In many ways, [Boris] Johnson’s hands have of course been tied by his heavy reliance on the Americans. Joe Biden’s refusal to shift his political commitment to the August 31 withdrawal deadline has driven events, though the US president’s failure to keep allies like the UK in the loop has left a bitter taste for many of them.
But while Biden’s boast at the G7 summit in Cornwall – “America is back” – rings hollow, Johnson’s own “Global Britain” mantra has been brutally exposed too. The prime minister’s bigger failure this week was not in shifting Biden’s deadline, it was the woeful lack of concrete pledges on issues like overseas aid. We still have no detailed ‘road map’ for G7 policy on Afghanistan.
Johnson had explicitly said before the virtual meeting that he wanted other nations to “match the UK’s commitments” on development. Yet afterwards, there were no such specifics, only vague ambitions. One reason was perhaps that the UK had forfeited any hope of global leadership on aid when it decided to actually slash funds to Afghanistan last year, only to this summer realise it would have to restore them.
Although Dominic Raab has stressed he began contingency plans in April, he’s had to admit he was caught out by the speed of the Taliban takeover. Raab is in for a very difficult session next week before the foreign affairs committee, not least as he admitted “with hindsight” he should have come home earlier from his Greek holiday after Kabul fell. Unlike defence secretary Ben Wallace, who is seen by MPs on all sides to have been accessible and acting cross-party, Raab is viewed as distant and defensive.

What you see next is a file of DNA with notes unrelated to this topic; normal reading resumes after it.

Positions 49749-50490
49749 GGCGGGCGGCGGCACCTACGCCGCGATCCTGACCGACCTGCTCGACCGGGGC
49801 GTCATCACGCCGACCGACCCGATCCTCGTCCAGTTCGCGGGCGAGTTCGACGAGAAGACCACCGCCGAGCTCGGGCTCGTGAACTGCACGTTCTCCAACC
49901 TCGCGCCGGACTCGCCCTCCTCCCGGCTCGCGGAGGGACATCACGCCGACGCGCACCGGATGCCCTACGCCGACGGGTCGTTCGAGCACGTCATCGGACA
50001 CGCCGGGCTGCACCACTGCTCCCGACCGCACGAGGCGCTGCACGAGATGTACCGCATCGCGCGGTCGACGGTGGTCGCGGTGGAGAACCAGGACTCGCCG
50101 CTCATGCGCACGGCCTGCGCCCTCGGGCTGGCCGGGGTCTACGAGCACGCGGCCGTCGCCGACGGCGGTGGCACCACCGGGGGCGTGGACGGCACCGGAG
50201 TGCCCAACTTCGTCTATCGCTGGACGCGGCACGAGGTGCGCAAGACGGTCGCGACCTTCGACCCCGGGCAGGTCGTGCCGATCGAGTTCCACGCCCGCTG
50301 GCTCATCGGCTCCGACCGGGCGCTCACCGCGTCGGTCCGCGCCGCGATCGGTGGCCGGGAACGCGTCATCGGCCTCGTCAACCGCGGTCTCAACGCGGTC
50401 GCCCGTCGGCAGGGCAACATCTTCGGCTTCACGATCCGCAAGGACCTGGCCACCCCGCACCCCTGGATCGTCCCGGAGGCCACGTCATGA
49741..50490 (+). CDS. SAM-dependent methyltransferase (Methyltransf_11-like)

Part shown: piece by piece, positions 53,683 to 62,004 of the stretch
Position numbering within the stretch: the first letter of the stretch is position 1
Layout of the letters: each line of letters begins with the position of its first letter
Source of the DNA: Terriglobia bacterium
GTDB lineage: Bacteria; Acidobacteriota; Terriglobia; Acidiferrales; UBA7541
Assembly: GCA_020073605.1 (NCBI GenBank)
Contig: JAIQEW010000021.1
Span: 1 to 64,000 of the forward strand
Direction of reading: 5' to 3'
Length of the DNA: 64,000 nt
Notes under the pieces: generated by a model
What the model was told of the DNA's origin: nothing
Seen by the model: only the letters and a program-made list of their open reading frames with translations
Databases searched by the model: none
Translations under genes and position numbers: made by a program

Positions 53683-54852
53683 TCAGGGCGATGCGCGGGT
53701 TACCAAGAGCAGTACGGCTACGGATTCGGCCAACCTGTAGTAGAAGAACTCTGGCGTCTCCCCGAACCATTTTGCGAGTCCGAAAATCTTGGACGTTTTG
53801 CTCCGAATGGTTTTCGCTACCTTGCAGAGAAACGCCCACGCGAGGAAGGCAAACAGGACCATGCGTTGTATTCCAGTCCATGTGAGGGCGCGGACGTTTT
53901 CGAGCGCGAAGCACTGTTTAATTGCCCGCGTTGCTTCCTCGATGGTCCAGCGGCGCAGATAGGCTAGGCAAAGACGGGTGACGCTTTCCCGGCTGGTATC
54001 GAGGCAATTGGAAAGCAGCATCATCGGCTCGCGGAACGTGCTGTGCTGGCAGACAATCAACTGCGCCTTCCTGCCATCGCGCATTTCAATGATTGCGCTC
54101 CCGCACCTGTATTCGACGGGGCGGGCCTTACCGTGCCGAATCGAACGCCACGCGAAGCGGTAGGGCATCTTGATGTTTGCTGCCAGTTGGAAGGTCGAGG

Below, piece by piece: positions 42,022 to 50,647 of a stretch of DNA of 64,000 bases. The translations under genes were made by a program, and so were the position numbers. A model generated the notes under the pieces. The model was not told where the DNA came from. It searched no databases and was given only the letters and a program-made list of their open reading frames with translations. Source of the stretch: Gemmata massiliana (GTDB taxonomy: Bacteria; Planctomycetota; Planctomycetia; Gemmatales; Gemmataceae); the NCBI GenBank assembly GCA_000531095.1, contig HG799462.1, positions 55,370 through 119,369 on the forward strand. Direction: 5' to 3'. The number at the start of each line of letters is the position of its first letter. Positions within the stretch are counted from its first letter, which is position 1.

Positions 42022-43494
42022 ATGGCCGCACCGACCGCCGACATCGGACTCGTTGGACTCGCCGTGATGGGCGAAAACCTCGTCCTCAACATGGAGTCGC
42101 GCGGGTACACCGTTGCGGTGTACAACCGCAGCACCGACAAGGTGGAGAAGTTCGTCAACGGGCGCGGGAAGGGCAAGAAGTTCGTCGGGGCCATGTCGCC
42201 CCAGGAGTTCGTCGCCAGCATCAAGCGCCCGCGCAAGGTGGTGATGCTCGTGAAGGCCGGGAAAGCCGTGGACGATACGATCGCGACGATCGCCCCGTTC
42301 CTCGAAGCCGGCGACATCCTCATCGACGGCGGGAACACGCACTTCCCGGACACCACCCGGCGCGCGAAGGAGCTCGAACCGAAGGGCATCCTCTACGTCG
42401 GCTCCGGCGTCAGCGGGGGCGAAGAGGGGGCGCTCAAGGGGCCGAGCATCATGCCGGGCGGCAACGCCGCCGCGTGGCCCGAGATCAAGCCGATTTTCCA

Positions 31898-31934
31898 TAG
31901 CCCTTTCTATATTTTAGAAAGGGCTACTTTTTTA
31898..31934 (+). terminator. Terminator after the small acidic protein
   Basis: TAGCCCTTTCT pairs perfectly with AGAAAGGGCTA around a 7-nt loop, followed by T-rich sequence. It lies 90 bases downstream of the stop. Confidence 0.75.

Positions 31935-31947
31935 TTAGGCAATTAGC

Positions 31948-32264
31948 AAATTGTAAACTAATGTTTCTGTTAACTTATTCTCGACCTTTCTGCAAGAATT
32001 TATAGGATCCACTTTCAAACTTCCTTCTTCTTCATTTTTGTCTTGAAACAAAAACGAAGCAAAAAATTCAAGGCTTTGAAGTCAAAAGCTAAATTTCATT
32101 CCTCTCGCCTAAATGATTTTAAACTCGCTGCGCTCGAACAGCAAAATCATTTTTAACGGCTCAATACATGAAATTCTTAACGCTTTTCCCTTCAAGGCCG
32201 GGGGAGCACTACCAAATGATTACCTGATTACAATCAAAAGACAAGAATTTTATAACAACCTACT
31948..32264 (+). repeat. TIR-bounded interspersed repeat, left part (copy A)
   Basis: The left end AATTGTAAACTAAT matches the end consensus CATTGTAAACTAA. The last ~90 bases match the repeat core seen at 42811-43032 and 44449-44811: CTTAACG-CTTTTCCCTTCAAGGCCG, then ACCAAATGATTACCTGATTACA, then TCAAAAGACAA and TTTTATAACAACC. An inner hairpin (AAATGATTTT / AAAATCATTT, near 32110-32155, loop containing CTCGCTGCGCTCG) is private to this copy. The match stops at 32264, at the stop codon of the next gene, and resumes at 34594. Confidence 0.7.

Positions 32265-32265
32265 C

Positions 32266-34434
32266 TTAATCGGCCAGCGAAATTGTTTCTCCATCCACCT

MPs are also increasingly furious with the Home Office for failing to set up its own briefings for them on how to deal with constituents and relatives desperate to get out of Afghanistan. Stella Creasy tells me: “Ministers tell the press the evacuation has ended, but can’t even be bothered to speak to those dealing with these distraught people to help them advise on what next.”
The lack of UK engagement is also upsetting the Pakistan government too, other MPs say. When ministers talk about ‘phase 2’ of the evacuation going through land borders, they really mean Pakistan, yet the country has been given no real clue to the hard cash support needed or details of categorisations of national status and employee status needed for evacuation.
Again, Johnson holds a wider responsibility too. Insiders say Pakistan’s Imran Khan called off a planned visit to the UK this July in part because he felt the PM had no concrete agreement lined up on issues like Afghan refugees.
The huge cost in both money and lives, British and Afghan, deserves a full “lessons learned” account. As we pull up the drawbridge in Kabul airport, today’s British casualties only add to that moral imperative.